Friday, February 6, 2015

Appearing in issue #5, February 2, 2015

Title:  Snow emergency

By Author:  Laird Long


Tag line:     The freshly fallen snow, dazzling white, didn’t blind the sheriff to the killer’s identity!

Police characters:   Sheriff James Prescott and Deputy Sheriff March.

The gist:   Sheriff Prescott was investigating the murder of Red and the theft of his Liberty gold coins he hoarded in his cellar.  The grisly discovery of Red’s body had been made by the mailman.  The battered body was found near the entrance to his storm cellar. The police found snowshoe tracks running from the road onto Red’s property and snowmobile tracks alongside the road.  The tracks were still visible and the frozen body of Red was covered in only a trace of snow telling the police that the murder and theft had happened after the snow storm had ended Sunday night and before the roads were cleared Monday night.  The snowshoe tracks were unique only in their actual depth in the snow which was rather shallow.   The snowmobile tracks were even less revealing.  Red’s place had been ransacked.

The police narrowed the suspects down to three men due to the fact that some random stranger wouldn’t have been out snowmobiling after a major storm and happen to have a pair of snowshoes handy and also know about the rumored gold stash.  Suspect #1 was Collier, a local old-timer who was slight and sprightly.  The two men had been friends until the day Red chased Collier’s grandchildren away with a loaded shotgun.  Collier admitted that Red had once told him about his gold horde in the cellar when they had been pals. Suspect #2 was Bryan, a phsy-ed teacher and all around outdoorsman.  Trim and athletic, he’d only been in town about six months and a background check revealed he had some serious financial troubles.  He had no grudge with Red, admitted to hearing the gold rumors, but didn’t know where the gold was supposedly hidden.  Suspect #3 was Jack, a burly 300-pound lumberjack who had had a recent run-in with Red about cutting trees too close to Red’s property. 

Sheriff Prescott dismissed two of the men but wanted to question the third one again.  Who did he suspect?

Crime scene:    Red’s shack.

Clues:    The weight of the men and the whereabouts of the gold.

Suspects:  Collier, Bryan, or Jack.

Red herrings:    None.

Solution:  Jack was too heavy to have left the slight snowshoe prints.  Collier knew the gold was in the cellar and wouldn’t have ransacked the house looking for it.  Bryan heard the rumor about the gold but didn’t know where it was.  He went out to investigate, and was caught by Red, so he killed him to keep him quiet.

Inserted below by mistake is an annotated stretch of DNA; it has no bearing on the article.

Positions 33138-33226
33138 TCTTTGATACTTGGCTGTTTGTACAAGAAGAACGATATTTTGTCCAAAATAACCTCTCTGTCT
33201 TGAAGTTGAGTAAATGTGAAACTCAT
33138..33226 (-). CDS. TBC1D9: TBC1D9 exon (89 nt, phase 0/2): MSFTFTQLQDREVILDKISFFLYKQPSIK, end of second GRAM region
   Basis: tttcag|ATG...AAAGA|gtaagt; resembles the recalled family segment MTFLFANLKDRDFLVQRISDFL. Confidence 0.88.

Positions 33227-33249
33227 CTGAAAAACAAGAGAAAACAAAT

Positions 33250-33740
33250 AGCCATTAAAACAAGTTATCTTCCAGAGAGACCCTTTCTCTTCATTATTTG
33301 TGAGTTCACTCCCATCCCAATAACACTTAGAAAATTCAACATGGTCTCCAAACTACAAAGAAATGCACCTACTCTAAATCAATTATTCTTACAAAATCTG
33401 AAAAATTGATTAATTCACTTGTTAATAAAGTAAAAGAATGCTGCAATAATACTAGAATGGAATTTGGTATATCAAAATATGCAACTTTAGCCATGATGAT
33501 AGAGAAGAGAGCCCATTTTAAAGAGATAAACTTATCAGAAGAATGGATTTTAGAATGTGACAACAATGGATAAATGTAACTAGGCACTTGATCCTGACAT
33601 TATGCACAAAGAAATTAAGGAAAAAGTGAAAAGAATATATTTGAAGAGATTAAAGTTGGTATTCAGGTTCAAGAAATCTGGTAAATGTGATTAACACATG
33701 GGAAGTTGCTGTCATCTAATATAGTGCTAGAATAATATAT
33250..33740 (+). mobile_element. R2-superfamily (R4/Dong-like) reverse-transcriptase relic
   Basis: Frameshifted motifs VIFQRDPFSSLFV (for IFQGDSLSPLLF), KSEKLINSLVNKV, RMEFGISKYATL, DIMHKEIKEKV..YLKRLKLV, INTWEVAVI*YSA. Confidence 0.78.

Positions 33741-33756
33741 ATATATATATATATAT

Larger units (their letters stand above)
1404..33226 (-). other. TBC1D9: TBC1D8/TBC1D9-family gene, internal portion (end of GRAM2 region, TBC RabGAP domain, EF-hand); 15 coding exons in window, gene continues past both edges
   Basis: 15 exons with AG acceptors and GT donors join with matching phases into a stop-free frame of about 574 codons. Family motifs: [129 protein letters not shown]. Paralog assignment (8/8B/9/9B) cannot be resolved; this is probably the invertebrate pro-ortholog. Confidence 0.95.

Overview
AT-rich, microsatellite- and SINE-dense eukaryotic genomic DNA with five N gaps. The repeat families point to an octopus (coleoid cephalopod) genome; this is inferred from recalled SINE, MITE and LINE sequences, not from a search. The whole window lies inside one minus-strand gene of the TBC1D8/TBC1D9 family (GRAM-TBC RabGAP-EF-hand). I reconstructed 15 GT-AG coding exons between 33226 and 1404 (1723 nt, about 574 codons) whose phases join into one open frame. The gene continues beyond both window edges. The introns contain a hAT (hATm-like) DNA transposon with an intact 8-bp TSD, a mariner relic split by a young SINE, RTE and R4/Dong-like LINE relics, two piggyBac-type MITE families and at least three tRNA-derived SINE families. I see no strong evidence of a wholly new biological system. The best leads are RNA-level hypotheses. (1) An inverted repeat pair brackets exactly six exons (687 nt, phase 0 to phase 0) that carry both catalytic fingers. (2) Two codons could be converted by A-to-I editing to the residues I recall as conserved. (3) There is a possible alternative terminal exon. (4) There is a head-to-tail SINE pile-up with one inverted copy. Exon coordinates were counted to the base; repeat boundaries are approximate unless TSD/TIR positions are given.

My two cents:    It was only rumored that crazy old Red had a stash of gold coins, why were the police calling this a murder and theft? Without proof that there was ever any gold at all, never mind any missing coins, this should have just been a murder investigation.

The clue about the suspect’s weight has been done before, but the clue about the house being ransacked was a good one.  Collier knew the gold was supposed to be in the cellar, he wouldn’t have wasted time looking through the house.  The author slipped this clue in seamlessly.

The story read well, and the pacing was good.  The characters were believable and the situation was believable.


bettye griffin said...

I missed that clue and actually thought it was Collier!

Good story.

Chris said...

I got the clue about the depth of the footprints, but missed the one about the place having been ransacked, meaning the thief didn't know where the coins were... although a clever thief might do that anyway, to throw the cops off the scent. Neatly done story.

Would all the neighbours have had snowmobiles? If so, are their tracks like car tyres, individual to the make of vehicle?

Jody E. Lebel said...

@ Chris. The story had a light dusting of snow on the body and the shoe prints, fuzzing up the tracks. Perhaps a tire impression would have helped, but in that kind of weather condition they wouldn't have been able to get a clear one. This author even covered that base. But in talking about tire tracks, tires pick up stones and get cuts and dings. Each tire leaves its own unique track behind, unless it's a very new tire. (The same goes with the bottom of our shoes.) It is very possible to match a tire to an imprint.

Jody E. Lebel said...

@ Bettye. I thought it might be the new guy in town only because he was new. I also missed the ransacked clue.

Julia said...

Missed the "ransacking" also; thought this one was very good, though I would have liked it to have more back-and-forth conversation. But that's just a personal preference of mine and I can see where it would have been difficult to get the same density of information out there just by having dialogue. I've seen that author's name before, but not for a long time.